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Brenda Della Casa

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Question:Got a Question? How do I rid myself of negative self-talk?

I sabatoge a lot of relationships or stifle them by my own negative perception of self.

Asked by deborahmom on 11/19/08 3 Answers»


Hey Deborah,

I am the same way. I tend to be self-deprecating to be funny, but in a more personal context it pushes people away. I'm not saying anything I haven't heard all my life, but at the same time, I know it's not true. I can tell you what worked for me, but I don't know if this would be something your interested in. I took Stephen Covey's 7 Habits course and started putting the steps into action. I sit down on Sundays for about two hours and figure out what I want to accomplish for the week and where and when I will accomplish it. I also pick three relationships and the role I play in that relationship to work on. For example, my friend and I were having some challenges with one another and I was worried we'd just moved on to separate paths. I decided I wanted to work on that relationship and we discovered it was a lack of communication. I also write all of these things down. I've found that when I set myself specific mental goals, I tend to be too busy thinking of them to talk negatively about myself.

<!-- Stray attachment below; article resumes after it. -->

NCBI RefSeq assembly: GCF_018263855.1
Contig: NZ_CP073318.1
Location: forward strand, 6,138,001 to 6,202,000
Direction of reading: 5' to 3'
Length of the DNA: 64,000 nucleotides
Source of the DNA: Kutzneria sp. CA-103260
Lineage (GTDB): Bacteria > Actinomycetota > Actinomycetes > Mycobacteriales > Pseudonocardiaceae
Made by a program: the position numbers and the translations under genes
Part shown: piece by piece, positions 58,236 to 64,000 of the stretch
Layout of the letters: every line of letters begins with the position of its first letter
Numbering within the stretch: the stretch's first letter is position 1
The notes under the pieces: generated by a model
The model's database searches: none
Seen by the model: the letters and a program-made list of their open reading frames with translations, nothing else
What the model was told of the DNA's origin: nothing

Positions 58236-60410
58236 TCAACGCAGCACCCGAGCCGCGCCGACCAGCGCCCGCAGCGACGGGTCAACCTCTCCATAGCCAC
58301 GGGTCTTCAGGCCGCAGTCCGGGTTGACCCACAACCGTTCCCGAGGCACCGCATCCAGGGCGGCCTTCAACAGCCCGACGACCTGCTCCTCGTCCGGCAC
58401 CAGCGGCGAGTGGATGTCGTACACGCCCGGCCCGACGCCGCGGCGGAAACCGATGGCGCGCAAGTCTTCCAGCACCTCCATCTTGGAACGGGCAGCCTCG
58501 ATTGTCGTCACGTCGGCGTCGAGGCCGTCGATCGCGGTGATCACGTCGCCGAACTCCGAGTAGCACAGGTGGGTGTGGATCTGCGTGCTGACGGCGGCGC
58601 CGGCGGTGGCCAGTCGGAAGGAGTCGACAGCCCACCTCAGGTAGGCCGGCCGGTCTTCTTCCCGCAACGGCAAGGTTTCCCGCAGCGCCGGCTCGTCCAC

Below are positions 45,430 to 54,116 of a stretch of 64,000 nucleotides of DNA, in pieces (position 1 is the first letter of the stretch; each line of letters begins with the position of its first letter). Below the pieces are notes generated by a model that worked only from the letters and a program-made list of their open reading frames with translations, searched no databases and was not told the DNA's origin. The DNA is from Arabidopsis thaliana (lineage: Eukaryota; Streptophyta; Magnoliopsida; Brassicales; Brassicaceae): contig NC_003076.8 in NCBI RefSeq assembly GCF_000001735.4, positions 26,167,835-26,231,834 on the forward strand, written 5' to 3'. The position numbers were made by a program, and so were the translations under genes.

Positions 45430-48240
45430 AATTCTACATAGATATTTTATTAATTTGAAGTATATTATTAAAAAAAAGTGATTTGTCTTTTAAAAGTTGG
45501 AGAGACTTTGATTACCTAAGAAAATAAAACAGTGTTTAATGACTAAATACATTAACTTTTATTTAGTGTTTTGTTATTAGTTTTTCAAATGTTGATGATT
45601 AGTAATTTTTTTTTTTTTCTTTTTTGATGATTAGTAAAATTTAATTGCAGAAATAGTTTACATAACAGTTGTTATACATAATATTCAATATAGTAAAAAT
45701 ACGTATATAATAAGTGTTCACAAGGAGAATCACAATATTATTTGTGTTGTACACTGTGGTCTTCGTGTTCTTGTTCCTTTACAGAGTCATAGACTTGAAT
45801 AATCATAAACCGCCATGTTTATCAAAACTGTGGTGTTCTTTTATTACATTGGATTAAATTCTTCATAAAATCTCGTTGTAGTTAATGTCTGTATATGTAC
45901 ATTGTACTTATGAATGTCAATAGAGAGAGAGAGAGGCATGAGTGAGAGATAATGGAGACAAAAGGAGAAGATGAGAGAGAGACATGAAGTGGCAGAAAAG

I'd also recommend "The Magic of Thinking BIG" by David J. Schwartz. It's kind of cheesy like most self-help books, but it does have some pretty good pearls in there, too. For your situation, Schwartz says "Your mind is a thought factory. It's a busy factory, producing countless thoughts in one day. Production in your thought factory is under the charge of two foremen, one is Mr. Triumph (I know) and the other Mr. Defeat." He goes on to describe how each "foreman" works and that they're instantly obedient. The point is that if you feel yourself being negative, it's simply a matter of telling Mr. Defeat to sit back and relax and Mr. Triumph to step forward. In other words, if you catch yourself being negative, stop and turn it into a positive. This puts the positive thoughts in your mind and your day will be the better for it. It takes practice and work to catch and turn these negative thoughts and feelings around, but it can be done.

Hope that helps!

Answered by: Kristy101081 on 11/24/08
Brenda Della Casa


Dear DeborahMom:

What an important question. I am sure there are many other readers who can relate to your question.
We live in a society that glorifies both the quest for total perfection and judgment. Each is taxing and painful on its own but put them together and they’ll work a number on your self-esteem that will leave you gasping. Each and every day we are bombarded with airbrushed images of celebrities, fed PR- glazed stories and given unrealistic blueprints of what our lives, looks, relationships and family lives should be.